As for surface issues, we wish we could find them quiet, but that is simply not an option, especially considering how dynamic the recording is. We’ve used every trick in the book to try to get copies of this album to play Mint Minus, but it’s not usually in the cards. Maybe I’m Amazed, in particular, seems to be noisy on nine copies out of every ten. If you’re looking for a copy without any surface noise, you’re probably better off tracking down the DCC Gold CD, which is actually quite good.
But no CD is ever going to sound like our record, not now, not ever. This is where I simply can’t understand how the typical audiophile can make the tradeoff for flat, average sound with quiet vinyl — the sound of these Heavy Vinyl reissues that have sprouted up all over the place, each one worse than the last — and the wonderful, but slightly noisy, sound to be found on the best originals.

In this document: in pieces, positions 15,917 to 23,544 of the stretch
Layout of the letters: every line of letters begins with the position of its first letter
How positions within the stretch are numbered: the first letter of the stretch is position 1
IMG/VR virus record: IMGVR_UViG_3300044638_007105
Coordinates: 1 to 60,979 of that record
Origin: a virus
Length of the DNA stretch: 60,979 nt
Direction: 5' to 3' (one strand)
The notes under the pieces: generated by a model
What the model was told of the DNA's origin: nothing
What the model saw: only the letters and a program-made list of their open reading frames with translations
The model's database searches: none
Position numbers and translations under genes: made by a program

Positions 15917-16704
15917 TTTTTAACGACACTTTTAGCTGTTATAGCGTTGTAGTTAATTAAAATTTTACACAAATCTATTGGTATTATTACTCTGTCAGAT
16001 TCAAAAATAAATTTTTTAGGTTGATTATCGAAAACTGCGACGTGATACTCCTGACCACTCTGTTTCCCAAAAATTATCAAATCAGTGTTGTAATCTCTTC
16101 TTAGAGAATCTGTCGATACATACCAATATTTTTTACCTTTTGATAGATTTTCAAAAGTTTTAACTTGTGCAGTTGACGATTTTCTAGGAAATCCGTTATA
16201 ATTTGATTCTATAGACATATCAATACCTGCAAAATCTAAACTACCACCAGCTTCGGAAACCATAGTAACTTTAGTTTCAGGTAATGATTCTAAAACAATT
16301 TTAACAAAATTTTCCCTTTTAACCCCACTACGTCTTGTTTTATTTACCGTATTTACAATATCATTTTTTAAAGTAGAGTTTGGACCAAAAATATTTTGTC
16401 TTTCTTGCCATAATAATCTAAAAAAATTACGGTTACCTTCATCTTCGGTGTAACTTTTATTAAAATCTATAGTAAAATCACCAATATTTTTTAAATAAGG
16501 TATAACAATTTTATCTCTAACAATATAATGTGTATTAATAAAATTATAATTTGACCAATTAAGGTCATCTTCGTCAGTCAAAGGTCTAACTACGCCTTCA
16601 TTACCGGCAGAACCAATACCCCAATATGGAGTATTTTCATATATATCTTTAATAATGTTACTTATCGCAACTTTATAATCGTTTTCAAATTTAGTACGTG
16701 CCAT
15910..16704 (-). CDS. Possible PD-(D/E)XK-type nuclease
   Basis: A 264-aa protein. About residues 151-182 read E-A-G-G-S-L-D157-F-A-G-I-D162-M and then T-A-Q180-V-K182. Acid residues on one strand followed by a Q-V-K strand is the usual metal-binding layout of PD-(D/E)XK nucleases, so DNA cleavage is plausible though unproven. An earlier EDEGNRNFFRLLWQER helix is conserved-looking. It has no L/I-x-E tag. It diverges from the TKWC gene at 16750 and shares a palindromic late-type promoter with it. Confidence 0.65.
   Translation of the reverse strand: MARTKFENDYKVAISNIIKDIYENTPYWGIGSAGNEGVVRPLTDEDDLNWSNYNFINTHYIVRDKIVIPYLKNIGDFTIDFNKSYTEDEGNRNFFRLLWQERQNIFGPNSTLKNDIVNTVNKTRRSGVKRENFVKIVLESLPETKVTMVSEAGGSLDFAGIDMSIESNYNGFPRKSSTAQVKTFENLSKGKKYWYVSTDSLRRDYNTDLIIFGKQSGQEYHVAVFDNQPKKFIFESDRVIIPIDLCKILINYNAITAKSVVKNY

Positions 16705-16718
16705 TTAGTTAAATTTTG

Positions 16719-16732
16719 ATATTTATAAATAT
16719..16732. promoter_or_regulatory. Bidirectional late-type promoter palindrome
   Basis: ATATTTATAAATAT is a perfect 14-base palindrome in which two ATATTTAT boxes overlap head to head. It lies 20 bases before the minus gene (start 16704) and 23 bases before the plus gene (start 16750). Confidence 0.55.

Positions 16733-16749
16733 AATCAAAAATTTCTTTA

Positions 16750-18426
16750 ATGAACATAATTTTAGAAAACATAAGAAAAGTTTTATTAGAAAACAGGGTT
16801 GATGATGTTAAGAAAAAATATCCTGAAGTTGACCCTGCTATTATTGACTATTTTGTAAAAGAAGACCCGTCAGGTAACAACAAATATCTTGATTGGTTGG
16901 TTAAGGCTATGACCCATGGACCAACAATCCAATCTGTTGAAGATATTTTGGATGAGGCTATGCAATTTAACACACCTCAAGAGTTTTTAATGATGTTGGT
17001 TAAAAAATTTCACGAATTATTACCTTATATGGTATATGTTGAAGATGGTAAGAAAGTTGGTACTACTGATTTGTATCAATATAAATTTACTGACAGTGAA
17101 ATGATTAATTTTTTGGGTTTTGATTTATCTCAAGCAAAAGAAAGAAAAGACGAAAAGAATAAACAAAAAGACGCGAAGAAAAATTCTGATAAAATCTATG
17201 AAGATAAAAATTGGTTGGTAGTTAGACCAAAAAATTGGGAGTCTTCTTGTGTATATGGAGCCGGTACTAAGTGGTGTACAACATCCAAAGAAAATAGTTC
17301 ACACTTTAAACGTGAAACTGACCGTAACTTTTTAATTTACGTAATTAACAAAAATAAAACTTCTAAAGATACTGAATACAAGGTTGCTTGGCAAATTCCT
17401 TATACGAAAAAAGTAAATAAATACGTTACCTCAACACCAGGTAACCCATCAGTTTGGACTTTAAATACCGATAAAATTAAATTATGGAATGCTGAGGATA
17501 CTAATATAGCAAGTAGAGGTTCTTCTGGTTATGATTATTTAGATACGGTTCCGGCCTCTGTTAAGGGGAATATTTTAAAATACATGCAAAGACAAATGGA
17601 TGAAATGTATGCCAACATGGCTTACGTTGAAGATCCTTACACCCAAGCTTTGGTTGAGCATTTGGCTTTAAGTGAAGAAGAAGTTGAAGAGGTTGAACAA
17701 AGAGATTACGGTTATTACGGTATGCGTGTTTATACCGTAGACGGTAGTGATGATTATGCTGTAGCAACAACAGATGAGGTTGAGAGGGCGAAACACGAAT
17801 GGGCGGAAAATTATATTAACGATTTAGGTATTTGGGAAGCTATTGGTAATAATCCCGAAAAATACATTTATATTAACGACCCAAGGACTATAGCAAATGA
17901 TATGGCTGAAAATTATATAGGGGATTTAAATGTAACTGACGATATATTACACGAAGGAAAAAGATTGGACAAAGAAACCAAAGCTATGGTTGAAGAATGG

Of course the obvious answer is that it is simply too much work to find enough original copies to clean and play in order to come across that needle in a haystack: the Hot Stamper pressing.
The best tracks here have the quality of LIVE MUSIC in a way that not one out of a hundred rock records do. It sounds like it’s recorded live in the studio, but of course that’s impossible, because Paul plays practically all the instruments himself! It just goes to show how good a multi-track studio recording can sound when done well.
A top copy, the MoFi, the new Heavy Vinyl pressing, What to Listen For and our take on the Bell Sound domestic original.